The latest eruptions of Kilauea, the most active volcano on Hawaii’s Big Island, have rendered parts of a once-serene neighborhood on the island unrecognizable.

On April 30, the floor of a crater on top of the volcano collapsed, sending its pool of lava back underground and causing small earthquakes. Scientists predicted the magma would travel elsewhere and push its way back to the surface somewhere in the East Rift Zone. They were correct.

Days later, the ground split open on the east side of the island’s Leilani Estates neighborhood, exposing an angry red beneath the lush landscape. From the widening gash, molten rock burbled and splashed, then shot dozens of feet in the air.

Officials called it “active volcanic fountaining.” Some residents insisted it was Pele, the Hawaiian volcano goddess, coming to reclaim her land. Hundreds of residents were ordered to flee amid threats of fires and high levels of dangerous sulfur dioxide gas.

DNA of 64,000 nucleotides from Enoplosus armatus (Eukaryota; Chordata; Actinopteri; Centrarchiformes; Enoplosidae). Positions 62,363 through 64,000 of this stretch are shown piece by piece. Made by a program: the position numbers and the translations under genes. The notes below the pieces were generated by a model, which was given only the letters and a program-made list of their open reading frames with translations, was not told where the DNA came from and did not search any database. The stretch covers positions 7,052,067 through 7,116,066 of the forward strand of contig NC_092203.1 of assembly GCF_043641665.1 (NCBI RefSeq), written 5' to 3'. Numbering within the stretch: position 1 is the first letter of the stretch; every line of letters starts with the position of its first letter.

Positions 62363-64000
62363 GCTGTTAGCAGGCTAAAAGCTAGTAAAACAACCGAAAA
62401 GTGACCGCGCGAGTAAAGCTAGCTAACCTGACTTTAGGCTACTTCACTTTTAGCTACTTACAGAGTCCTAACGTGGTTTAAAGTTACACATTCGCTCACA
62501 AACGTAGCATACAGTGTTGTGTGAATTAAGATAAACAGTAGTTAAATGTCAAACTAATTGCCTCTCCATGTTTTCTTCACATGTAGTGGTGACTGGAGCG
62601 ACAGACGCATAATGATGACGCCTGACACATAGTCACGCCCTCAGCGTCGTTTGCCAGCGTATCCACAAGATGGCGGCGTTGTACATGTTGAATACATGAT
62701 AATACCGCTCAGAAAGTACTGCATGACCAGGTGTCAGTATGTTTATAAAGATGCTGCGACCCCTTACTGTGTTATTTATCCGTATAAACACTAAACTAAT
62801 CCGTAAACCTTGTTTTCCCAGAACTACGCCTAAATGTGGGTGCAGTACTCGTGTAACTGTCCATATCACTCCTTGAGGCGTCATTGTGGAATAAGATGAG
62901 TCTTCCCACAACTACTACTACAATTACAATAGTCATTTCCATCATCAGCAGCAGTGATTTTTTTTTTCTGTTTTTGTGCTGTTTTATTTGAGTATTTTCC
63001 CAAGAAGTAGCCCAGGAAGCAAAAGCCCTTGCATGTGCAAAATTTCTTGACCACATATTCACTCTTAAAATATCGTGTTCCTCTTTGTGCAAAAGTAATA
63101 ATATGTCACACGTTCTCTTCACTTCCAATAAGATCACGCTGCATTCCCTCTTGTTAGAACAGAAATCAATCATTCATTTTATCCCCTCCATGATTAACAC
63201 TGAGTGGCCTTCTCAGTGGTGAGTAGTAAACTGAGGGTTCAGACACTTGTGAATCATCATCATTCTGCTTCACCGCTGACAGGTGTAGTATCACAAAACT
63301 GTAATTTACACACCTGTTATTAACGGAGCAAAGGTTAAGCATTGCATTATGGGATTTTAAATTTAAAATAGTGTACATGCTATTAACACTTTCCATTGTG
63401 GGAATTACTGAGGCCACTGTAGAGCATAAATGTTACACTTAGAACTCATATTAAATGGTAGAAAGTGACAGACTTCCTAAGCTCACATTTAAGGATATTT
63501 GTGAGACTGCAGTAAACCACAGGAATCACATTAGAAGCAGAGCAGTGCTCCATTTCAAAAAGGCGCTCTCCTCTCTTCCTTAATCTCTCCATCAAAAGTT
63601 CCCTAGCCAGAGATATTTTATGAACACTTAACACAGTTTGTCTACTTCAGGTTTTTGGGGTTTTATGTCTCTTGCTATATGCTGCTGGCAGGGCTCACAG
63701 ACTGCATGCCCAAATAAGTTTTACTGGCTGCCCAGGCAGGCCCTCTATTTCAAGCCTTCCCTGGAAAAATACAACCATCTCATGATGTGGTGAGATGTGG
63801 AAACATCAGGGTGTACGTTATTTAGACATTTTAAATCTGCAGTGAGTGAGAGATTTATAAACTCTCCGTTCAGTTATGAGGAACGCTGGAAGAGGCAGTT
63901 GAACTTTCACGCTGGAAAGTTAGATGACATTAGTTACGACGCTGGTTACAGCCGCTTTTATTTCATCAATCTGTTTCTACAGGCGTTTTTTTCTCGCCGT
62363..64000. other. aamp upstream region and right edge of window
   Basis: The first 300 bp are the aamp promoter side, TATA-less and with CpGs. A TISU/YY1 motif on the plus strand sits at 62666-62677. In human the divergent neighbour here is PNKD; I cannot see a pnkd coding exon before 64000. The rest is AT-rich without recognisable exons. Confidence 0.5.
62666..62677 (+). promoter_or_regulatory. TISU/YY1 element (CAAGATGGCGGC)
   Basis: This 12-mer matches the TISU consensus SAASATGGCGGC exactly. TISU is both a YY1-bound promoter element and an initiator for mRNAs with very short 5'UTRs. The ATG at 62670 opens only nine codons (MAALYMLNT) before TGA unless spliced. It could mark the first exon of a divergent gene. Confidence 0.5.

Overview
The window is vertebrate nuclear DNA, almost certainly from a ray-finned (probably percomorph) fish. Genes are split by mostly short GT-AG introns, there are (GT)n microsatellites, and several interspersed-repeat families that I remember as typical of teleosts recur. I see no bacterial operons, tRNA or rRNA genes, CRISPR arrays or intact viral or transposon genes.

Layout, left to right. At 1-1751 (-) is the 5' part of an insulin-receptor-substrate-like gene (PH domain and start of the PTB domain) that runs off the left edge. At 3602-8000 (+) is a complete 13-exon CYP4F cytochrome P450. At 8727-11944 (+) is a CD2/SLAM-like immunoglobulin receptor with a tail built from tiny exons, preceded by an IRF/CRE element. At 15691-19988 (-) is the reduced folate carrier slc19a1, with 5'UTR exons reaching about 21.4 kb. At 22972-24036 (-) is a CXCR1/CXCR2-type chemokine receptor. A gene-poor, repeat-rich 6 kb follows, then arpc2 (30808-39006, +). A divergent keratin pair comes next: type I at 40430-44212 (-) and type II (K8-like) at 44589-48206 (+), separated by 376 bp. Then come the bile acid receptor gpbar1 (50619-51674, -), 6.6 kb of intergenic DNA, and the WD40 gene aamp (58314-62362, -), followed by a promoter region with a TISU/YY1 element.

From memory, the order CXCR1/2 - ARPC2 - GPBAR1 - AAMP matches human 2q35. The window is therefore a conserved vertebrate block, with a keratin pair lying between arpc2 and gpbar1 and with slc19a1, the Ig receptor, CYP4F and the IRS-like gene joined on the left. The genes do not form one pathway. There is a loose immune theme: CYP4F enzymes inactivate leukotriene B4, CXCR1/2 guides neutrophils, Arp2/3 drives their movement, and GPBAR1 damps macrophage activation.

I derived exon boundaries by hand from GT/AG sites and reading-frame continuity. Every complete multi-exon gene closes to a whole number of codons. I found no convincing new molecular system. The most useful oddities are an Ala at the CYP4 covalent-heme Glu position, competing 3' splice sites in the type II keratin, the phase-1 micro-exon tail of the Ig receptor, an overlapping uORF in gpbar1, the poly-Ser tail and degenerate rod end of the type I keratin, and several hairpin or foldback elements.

Soon, another such fissure had formed a few streets to the west. Then another and another. From the vents, hot steam — and noxious gases — rose, before magma broke through and splattered into the air.

Dozens of earthquakes — including the strongest to hit Hawaii in more than four decades — have jolted the Big Island’s residents, some as they were in the midst of evacuating.

Fifteen fissures have been reported in and around Leilani Estates. Lava spouted along the vents and oozed through the neighborhood, leaving lines of smoldering trees in its wake and igniting cars and buildings.
So far, lava has covered at least 116 acres on the island, destroying 36 structures, including more than two dozen homes.

And now, there’s a new concern: The ongoing surge in volcanic activity could cause a massive explosion from Kilauea’s summit in the next few weeks. Scientists and officials warned Wednesday that such an explosion could cause the volcano to spew “ballistic blocks weighing as much as 10 or 12 tons.”

Read more:

Reporter Anna Rothschild explores the science of the Kilauea volcano, and explains why some volcanoes erupt explosively while others are more gentle. (Billy Tucker, Anna Rothschild/The Washington Post)